June 2018c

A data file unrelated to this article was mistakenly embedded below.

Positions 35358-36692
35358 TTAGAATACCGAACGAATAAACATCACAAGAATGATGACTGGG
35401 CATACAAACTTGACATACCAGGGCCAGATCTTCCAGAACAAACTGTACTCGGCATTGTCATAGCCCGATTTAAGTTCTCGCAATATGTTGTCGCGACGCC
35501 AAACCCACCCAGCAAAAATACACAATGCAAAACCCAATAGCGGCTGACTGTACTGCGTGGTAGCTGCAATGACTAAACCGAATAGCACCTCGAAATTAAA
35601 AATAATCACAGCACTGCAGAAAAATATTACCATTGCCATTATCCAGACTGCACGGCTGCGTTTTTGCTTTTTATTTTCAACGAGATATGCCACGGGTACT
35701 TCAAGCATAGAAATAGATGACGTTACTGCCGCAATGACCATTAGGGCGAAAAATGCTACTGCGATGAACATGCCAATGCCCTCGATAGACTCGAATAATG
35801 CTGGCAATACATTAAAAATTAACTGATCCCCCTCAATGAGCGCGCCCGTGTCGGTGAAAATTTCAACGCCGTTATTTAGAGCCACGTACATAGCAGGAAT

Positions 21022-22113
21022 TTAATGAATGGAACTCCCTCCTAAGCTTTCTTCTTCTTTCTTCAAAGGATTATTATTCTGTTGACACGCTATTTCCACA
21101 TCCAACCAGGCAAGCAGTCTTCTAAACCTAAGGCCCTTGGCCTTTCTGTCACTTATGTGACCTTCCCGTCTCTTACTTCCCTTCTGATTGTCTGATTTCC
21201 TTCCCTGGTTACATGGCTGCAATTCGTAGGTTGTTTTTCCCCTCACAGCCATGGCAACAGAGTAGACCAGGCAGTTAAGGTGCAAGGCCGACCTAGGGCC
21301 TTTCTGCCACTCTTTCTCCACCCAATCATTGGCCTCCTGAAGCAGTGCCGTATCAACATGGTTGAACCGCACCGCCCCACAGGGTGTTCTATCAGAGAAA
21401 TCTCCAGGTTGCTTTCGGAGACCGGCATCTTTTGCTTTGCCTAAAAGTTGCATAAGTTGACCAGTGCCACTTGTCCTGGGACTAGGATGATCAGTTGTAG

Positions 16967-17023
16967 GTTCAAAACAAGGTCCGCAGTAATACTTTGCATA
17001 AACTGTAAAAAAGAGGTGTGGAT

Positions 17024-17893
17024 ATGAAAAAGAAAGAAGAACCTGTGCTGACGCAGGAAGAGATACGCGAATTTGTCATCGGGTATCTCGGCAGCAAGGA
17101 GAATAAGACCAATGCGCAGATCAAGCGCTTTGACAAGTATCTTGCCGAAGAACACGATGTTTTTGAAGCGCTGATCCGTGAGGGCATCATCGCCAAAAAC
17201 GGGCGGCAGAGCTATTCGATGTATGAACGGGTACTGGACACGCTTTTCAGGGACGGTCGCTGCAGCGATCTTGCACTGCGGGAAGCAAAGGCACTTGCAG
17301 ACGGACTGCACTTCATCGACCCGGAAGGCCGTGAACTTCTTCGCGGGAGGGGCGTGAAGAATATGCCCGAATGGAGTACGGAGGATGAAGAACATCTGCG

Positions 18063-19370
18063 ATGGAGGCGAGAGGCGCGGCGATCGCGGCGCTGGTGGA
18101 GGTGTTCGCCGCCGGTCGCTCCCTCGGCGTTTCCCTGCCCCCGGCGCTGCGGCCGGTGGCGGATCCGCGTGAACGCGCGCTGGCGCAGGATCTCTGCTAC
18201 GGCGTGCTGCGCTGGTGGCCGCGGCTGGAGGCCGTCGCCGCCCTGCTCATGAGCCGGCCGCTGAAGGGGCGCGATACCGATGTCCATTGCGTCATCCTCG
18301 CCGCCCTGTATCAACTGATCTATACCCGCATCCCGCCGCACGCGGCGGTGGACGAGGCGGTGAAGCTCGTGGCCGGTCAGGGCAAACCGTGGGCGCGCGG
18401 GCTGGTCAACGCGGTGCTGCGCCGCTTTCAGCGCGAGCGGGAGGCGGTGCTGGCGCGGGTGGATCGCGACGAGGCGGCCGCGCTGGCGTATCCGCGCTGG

10 11 OPENING LINES D espite recent revelations that the pilot project us- ing genetically modified male mosquitoes to re- duce the Aedes aegypti population fell far short of expectations, the Cayman Islands government has signed a new deal with biotechnology company, Oxitec, to continue releasing them. The contract is costing the public purse around CI$588,000 (US$705,000) and appears to be not much more than a repeat of the first project. In a government release, officials said the release of the GM mosquitoes will take place alongside other management techniques to measure the effective- ness and efficiency of the technique. The new programwill occur in the southwestern area of West Bay, officials said, where the bio-bugs were pre- viously released alongside a second comparator area in southeast West Bay. It will also expand releases of those same mosquitoes into a neighboring but geographically distinct area to the northwest of the district. Mosquito Research and Control Unit Director, James McNel- ly, said the program is set to begin immediately with public outreach. He said that in two areas (northwest and southwest) the program will combine the release of varying levels of Oxitec mosquitoes with MRCU’s traditional ground control measures of inspecting and spraying sources of standing water in which Aedes aegypti might breed. Inspections will take place at all business and residential prem- ises. The comparator area in the southeast will also benefit from MRCU’s traditional mosquito surveillance and control measures, but the GM mosquitoes will not be released there. “Within the areas under evaluation we will go door to door to inspect every residence,” McNelly said. “This is a very labor-inten- sive approach and, as such, we are appealing to interested mem- bers of the community to reach out to us to find out how they can help with this process. Fogging operations will continue in all areas as required from both our trucks and planes.” The evaluation period is expected to run until the end of the year and will be completed before the permit to release the bio-engineered insects expires. The news that government is spending close to $600,000 on an- other phase using GM bugs comes af- ter revelations that the scientists at the MRCU were arguing among themselves about the efficacy of the project and that the level of success was nowhere near the claims made by Oxitec,which was formerly UK-based but was recently bought out by a US conglomerate. Despite the ongoing concerns about potential unintended and unknown consequences of releasing the GM mosquitoes and the much greater than expected release of females that can still bite, the government appears more than willing to continue trying the technique. Health Ministry Chief Officer, Jennifer Ahearn, warned that Cayman could be facing a dengue outbreak over the coming months. “The Cayman Islands is far from immune to viral ill- nesses that affect other countries and has already experienced a brief outbreak of Zika in late 2016 and early 2017,” she said. “With the region preparing for a possible outbreak of dengue type 4 this summer, we need to arm ourselves with every weapon at our disposal, including the best scientific information.” MORE GENETICALLY MODIFIED MOSQUITOES TO BE RELEASED IN THE CAYMANS